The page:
Israeli Justice Minister Gideon Sa’ar on Wednesday released a list of proposed new regulations that, if approved, would further decriminalize cannabis use in Israel.
Recreational cannabis is still illegal in Israel, although the Ministry of Public Security partially decriminalized it in 2017, setting fines and treatment for first offenders instead of criminal proceedings.
Currently, the first and second offense are subject to a fine of 1,000 NIS (270€) and 2,000 NIS (540€) respectively, a third offense requires a conditional settlement agreement, and a fourth offense means a possible bet. in examination. Anyone with a prior criminal record can be charged after their first offence.
However, the current guidelines expire next March. The Israeli legislator must therefore act to prevent a return to the full criminalization of cannabis.
More flexible decriminalization
According to the new draft guidelines, the use of cannabis by adults will not be considered a criminal offense at all, but an administrative offence, similar to most traffic offences.
Sa’ar’s proposed new regulations will not allow for prosecution “except in exceptional cases,” including for those with criminal records, limit fines to NIS 1,000, and make no distinction between first and recurrences.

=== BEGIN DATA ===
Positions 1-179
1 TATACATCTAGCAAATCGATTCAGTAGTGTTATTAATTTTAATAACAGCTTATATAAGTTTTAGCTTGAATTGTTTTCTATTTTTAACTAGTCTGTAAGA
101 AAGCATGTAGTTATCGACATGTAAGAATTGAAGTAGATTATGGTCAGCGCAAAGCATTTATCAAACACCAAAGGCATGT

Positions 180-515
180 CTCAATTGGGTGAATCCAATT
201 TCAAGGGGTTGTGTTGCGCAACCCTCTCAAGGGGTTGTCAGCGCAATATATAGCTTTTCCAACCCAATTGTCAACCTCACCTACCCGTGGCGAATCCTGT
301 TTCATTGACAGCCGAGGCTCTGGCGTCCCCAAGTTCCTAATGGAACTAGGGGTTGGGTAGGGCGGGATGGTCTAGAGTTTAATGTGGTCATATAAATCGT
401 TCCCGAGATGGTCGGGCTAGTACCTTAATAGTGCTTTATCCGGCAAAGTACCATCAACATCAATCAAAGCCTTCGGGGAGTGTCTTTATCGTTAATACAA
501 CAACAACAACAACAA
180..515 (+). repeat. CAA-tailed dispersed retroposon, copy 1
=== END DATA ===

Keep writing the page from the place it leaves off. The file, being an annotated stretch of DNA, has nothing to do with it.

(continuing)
Minors, as well as soldiers and police officers on compulsory service, will be excluded from decriminalization.
“As we promised the public, self-consumption of cannabis will not be considered a criminal offence,” he said. “The lack of a policy on the matter makes many Israeli citizens, in practice, criminals, violates the rights of the individual and undermines trust between citizens and law enforcement. »
In 2020, Avi Nissenkorn, then Minister of Justice, presented a plan that would have legalized recreational use, a project shelved due to the collapse of the government and the calling of new elections.
MP Sharren Haskel, a member of Sa’ar’s New Hope party, defended the decriminalization of cannabis. She heads a parliamentary committee that is working to streamline regulations that she says will “put Israel back at the forefront” of the industry.
Among other things, it seeks to remove bureaucratic hurdles for scientists studying cannabinoids, ease export restrictions and allow CBD to be marketed to the general public.
She said the red tape “has suffocated the whole market” and caused businesses to move overseas. “It’s almost impossible to have clinical research here in Israel.”